Monday, December 07, 2009

Shichi-Go-San at Meiji-Jingu

This post got away from me, and I've been meaning to write about my November 15th visit to Meiji Shrine (Meiji-Jingu) for a few weeks now...

Japan's largest torii at Meiji Shrine


The weather was perfect on this particular November Sunday--according to locals, probably the last day like it this year. On my visit to this important Japanese landmark, I was fortunate to stumble upon Shichi-Go-San festivities and even a Shinto wedding.


Meiji Shrine is located in Shibuya, Tokyo on the grounds encompassing an iris garden that the Empress Shoken liked to visit. The shrine is dedicated to the deified spirits of Emperor Meiji and Empress Shoken, and it was first built in 1920. The shrine was subsequently bombed and destroyed during WWII, and it was rebuilt in 1958. 


Shichi-Go-San (literally "Seven-Five-Three") is a traditional festival (dating to the Heian period, 794-1185)commonly held on November 15 to celebrate the of Japanese children into middle childhood. The numbers 3, 5 and 7 are said to be lucky, and they correspond to special ages in a Japanese child's life. In the past, age 3 marked the time when children were old enough to grow out their shaved hairdos. At age 5, boys could finally don hakama pants, while at age 7 girls became old enough to wear an obi with their kimonos. Proud Japanese parents dress their children in their finest and the family ventures to the local shrine.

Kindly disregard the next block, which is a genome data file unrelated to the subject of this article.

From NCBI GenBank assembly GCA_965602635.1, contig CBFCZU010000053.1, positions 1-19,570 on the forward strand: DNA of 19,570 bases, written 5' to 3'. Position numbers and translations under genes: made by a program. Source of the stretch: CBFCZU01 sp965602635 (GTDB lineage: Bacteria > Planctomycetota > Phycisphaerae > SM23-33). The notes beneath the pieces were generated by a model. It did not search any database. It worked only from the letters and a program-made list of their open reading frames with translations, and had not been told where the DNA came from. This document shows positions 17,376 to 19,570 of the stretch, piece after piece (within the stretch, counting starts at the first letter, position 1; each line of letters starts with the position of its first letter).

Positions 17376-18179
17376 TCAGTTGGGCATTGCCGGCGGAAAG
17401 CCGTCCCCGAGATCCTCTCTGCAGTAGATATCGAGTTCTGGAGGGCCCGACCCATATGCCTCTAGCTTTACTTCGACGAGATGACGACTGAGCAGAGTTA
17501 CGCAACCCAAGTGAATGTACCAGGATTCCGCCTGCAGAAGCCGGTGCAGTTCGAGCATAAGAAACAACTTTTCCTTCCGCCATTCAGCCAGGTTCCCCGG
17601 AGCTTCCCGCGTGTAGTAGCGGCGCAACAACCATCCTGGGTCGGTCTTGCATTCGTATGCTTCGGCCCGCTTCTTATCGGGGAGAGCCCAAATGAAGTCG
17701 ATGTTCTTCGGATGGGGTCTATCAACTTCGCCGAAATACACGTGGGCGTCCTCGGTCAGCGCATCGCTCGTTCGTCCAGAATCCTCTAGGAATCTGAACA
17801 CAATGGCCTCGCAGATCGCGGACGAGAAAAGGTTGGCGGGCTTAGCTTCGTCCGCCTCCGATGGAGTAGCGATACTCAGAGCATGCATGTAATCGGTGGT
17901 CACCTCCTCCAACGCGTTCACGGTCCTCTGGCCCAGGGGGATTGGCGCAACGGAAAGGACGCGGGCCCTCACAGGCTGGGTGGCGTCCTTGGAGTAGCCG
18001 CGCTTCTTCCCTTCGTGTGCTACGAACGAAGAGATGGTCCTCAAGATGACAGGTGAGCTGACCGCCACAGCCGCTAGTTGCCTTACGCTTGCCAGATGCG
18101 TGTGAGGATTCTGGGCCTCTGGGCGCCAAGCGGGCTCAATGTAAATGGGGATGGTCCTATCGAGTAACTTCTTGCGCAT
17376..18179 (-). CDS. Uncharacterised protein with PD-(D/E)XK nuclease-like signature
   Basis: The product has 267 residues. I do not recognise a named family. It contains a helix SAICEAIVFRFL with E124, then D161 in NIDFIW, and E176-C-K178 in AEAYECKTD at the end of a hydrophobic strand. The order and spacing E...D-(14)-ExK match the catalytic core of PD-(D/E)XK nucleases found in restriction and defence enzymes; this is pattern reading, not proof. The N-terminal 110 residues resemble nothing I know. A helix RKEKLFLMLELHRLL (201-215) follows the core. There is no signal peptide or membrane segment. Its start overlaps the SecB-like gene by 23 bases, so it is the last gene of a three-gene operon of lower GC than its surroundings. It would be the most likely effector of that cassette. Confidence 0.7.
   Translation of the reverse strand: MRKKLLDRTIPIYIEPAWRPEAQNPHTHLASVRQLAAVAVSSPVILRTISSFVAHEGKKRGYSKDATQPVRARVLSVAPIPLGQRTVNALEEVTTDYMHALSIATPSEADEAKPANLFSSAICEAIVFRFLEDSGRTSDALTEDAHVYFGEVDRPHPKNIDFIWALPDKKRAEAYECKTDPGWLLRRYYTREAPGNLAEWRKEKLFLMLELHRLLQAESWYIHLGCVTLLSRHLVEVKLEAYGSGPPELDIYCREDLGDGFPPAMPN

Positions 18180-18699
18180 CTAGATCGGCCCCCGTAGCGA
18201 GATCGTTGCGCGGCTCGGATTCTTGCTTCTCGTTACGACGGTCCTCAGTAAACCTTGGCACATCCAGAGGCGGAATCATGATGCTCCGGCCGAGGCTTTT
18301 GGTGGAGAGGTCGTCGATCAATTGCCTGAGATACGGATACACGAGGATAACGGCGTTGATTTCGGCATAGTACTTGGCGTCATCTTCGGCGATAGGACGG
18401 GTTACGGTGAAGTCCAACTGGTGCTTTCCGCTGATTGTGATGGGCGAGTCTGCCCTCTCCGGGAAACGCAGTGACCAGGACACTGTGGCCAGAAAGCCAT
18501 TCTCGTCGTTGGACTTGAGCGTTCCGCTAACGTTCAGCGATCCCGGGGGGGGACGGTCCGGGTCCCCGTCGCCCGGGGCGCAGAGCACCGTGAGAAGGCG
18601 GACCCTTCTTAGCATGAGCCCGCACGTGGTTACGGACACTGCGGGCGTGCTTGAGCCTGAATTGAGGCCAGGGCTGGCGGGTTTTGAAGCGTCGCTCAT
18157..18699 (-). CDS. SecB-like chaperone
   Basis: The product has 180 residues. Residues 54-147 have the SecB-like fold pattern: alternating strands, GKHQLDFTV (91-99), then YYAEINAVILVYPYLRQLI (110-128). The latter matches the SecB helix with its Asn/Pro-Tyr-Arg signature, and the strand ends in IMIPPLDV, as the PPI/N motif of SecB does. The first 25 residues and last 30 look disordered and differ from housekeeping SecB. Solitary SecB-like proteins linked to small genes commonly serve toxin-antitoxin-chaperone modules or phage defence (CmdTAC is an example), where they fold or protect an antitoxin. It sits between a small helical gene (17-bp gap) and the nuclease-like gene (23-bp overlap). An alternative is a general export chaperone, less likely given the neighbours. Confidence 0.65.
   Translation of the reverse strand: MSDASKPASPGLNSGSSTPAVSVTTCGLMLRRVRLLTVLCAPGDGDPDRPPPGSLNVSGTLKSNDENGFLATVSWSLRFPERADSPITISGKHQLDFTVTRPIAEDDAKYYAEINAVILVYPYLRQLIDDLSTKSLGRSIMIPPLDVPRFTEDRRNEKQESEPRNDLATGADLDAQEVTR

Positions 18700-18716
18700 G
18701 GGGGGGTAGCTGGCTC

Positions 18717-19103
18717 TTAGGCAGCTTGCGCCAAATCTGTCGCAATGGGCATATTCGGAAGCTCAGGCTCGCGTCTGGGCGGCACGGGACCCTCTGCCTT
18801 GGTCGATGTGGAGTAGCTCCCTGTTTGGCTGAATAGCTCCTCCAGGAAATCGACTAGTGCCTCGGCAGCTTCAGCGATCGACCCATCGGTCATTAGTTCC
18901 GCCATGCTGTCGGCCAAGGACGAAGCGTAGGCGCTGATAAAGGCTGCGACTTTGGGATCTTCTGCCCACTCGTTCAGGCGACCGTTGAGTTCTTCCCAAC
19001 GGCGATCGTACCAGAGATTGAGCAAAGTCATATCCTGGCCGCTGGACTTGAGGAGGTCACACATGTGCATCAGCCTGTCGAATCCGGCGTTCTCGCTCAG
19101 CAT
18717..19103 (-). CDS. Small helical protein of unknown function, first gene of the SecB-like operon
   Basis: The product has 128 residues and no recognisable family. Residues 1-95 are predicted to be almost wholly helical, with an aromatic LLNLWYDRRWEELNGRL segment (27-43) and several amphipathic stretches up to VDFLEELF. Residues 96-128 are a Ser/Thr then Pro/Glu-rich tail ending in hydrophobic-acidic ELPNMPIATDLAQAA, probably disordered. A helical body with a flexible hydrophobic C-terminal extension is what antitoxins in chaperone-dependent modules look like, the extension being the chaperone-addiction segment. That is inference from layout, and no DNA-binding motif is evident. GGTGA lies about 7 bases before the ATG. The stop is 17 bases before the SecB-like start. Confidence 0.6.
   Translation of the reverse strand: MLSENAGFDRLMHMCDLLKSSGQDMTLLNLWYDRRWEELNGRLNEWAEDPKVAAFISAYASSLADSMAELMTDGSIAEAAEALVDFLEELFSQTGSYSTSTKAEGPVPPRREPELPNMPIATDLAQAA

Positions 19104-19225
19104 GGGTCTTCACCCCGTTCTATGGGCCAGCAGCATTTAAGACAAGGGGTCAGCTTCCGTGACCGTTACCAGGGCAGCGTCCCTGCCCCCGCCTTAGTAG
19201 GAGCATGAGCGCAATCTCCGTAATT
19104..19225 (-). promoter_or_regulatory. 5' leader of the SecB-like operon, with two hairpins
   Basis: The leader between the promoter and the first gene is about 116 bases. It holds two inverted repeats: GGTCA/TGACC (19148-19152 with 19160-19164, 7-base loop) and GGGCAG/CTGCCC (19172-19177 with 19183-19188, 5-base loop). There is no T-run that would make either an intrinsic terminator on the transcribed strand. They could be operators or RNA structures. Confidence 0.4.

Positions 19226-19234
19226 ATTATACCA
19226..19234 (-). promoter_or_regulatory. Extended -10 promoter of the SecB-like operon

Posing for Shichi-Go-San (7-5-3) 


These days the festival has taken on a modern twist, turning into something of a fashion show complete with adoring photographers and paparazzi--actually, they're foreign tourists and local "Camera Clubs" made up of elderly folks with brand new SLR cameras. Here's where I got my first taste of the national pose of Japan: flashing the peace sign. Something of a reflex now, I continually find myself posing for pictures with a peace sign...


My good fortune at Meiji Shrine didn't stop with the Shichi-Go-San festival either. As I was about to enter the main shrine complex, I almost walked straight into a Shinto-style wedding taking place. Photos follow in the slideshow below.

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